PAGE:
Most people I know are busy. But perhaps that’s an understatement. I don’t mean the occasional hectic burst of activity, I mean going full tilt day after day. By busy I mean trying to juggle multiple competing items on the calendar most days. I mean tearing from one event to another just putting in an appearance. Or having to decline other invitations altogether.
Another manifestation of this state of hyperactivity is the growing list of delayed projects. Tasks that might fall into M. Scott Peck’s second quadrant called Important /Not Urgent. Other quadrants are Important/Urgent, Not Important/Urgent and Not Important/Not Urgent. He believed that if we sorted our tasks into one of these four areas our time and effort would be properly directed for maximum results and calm. In fact, most of us spend a lot of time putting out fires.
Among the older set this isn’t exactly what we were promised. We were led to believe that life slows down and fighting boredom might be our biggest problem. The day would begin with a leisurely coffee taken on the patio with birds singing and flowers blooming. Next would be deciding between a day on the links or lunching with the girls at a fancy restaurant. Throwing pottery, taking up painting, writing one’s memoir, restoring the ’70s muscle car, or learning a second language would be our reality. Evening would come with us cooking a gourmet meal and savouring a glass of wine.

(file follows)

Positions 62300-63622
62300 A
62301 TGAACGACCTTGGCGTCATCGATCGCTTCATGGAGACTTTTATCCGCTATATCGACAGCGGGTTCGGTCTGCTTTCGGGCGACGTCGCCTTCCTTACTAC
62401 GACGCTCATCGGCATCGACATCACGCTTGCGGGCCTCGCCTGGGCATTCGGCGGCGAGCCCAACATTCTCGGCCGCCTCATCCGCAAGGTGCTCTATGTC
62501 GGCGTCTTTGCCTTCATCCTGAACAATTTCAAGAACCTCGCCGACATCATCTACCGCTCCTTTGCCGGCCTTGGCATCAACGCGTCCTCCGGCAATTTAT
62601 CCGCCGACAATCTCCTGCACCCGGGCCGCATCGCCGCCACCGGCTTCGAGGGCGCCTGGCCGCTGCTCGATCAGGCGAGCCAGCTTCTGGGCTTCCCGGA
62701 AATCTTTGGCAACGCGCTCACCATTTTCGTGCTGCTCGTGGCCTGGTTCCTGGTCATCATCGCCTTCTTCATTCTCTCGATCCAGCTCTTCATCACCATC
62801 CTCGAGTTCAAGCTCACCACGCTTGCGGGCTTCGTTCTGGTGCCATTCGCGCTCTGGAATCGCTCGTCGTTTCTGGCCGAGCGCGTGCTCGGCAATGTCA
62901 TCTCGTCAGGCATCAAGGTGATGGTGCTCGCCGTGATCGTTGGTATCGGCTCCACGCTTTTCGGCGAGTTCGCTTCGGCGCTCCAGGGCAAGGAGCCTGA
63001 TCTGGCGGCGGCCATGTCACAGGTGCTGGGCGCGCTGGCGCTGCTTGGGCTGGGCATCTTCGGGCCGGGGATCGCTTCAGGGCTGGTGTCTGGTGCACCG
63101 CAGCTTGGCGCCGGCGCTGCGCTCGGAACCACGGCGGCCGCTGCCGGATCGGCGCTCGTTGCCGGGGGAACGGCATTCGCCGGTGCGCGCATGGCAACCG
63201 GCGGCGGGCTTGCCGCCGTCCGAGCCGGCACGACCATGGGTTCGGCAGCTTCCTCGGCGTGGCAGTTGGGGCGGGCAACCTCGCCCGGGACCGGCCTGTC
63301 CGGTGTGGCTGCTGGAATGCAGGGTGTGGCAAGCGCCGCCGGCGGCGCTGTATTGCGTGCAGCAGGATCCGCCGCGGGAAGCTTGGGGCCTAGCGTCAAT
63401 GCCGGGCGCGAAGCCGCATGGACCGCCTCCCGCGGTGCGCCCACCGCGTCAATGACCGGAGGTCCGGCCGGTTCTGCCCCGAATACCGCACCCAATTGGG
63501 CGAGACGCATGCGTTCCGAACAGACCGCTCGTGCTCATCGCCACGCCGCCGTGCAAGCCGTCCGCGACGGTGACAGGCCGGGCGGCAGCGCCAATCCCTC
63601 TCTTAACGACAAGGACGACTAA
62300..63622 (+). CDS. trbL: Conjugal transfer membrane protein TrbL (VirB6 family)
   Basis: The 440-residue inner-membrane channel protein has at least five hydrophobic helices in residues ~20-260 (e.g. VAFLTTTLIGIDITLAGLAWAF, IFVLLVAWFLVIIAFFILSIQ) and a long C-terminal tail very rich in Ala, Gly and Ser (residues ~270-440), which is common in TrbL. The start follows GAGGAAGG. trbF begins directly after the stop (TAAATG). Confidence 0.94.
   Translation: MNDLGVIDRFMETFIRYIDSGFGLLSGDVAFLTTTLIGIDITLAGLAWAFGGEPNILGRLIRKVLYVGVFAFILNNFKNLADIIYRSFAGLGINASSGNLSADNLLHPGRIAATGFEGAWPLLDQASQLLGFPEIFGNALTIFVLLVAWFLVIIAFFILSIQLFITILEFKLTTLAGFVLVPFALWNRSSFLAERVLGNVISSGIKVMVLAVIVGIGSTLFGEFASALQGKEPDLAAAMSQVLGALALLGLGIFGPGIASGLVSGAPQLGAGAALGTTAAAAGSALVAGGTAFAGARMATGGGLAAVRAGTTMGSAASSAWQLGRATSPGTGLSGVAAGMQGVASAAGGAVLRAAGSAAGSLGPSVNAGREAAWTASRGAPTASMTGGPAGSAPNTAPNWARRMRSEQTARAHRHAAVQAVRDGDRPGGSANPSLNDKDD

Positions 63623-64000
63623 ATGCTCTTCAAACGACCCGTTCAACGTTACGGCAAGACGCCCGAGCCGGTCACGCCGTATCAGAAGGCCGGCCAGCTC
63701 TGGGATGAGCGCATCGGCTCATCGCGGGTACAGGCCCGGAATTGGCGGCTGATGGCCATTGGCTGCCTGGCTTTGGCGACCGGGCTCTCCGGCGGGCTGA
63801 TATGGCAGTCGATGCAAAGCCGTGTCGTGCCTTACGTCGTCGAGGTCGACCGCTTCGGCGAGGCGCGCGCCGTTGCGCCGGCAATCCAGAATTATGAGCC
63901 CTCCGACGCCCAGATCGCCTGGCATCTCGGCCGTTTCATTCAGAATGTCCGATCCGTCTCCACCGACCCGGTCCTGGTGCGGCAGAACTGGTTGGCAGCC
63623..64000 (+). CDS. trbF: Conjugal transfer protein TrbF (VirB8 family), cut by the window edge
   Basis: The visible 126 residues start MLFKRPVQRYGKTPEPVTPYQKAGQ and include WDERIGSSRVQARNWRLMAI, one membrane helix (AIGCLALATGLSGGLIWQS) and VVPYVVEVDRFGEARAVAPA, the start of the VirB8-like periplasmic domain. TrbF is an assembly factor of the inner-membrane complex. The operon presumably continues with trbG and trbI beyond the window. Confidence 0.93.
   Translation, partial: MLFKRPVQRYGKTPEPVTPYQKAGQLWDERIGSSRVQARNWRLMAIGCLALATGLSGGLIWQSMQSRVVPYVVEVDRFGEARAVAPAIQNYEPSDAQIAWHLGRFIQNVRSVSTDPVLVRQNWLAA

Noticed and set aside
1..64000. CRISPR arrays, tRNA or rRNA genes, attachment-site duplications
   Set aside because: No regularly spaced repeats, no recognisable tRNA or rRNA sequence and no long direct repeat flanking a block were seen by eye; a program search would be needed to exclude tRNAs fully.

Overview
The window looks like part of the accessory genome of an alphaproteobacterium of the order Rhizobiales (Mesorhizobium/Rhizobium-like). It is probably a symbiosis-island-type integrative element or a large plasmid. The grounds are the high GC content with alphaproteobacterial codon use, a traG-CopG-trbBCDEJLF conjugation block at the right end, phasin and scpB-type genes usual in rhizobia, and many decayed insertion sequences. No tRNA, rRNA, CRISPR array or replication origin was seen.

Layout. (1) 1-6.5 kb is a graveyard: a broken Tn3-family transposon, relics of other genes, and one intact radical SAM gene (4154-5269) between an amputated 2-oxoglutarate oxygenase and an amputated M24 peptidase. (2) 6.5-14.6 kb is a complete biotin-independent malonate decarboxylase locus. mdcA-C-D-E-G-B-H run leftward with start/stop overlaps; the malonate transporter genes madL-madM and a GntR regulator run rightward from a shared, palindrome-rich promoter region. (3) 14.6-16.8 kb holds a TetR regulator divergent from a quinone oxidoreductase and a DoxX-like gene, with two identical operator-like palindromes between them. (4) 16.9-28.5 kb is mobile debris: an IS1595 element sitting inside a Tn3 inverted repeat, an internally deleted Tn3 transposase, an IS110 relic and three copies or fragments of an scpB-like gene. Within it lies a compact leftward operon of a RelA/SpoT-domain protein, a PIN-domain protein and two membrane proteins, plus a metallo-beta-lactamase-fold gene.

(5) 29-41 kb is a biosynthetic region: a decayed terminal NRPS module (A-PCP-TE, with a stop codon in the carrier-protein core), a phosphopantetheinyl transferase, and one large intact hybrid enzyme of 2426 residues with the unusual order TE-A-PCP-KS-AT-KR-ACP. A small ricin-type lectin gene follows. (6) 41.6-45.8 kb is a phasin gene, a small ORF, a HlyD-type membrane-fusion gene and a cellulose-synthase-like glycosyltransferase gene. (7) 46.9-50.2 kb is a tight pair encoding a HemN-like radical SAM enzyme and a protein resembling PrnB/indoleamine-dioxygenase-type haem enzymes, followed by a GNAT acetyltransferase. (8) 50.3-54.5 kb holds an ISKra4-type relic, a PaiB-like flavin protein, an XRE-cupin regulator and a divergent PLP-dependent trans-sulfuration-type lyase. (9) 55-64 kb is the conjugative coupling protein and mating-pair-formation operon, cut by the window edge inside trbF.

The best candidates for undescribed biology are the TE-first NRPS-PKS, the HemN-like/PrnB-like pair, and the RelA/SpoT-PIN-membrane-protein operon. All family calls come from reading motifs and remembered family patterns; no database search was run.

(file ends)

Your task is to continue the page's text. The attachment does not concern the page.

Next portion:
There would also be time and energy to babysit the grandkids, assist elderly parents, and volunteer at the soup kitchen. Our days would be our own to schedule and cherish. No more working for ’the man’ or punching a time card. The daily demands of work and child rearing would be over.
Bull. Because other than a few deadbeats who’ve never broken a sweat in their entire lives most people I know are busier than ever. So when I stopped one Saturday to ’catch up’ at home I was surprised at how long the routine (yet important) things take. Flipping the mattress then washing the mattress and pillow covers, coverlet, and blanket took time, but was necessary. Refilling the bathroom storage cupboard with toilet paper from the industrial sized package in the basement took time. Finding an unopened and unpaid (!) MasterCard bill on the table made me sick. Chucking out expired food, watering the houseplants, washing load after load of laundry, putting a roast in the slow cooker?.
Then it hit me. If I didn’t hurry to the north side of the house I would miss the blooming of the lily of the valley. A quick trip revealed that they hadn’t budded yet. Phew. I still haven’t cut a bunch of lilacs yet.
God only knows when we’ll repaint the garage doors, re-mulch the flowerbeds, or get the backsplash tiled. Or spend the day with Grady. I get that it’s important to stay mentally and physically active but, come on. A day off would be great, from where I sit.
Hazel Anaka’s first novel is Lucky Dog. Visit her website for more information or follow her on Twitter @anakawrites..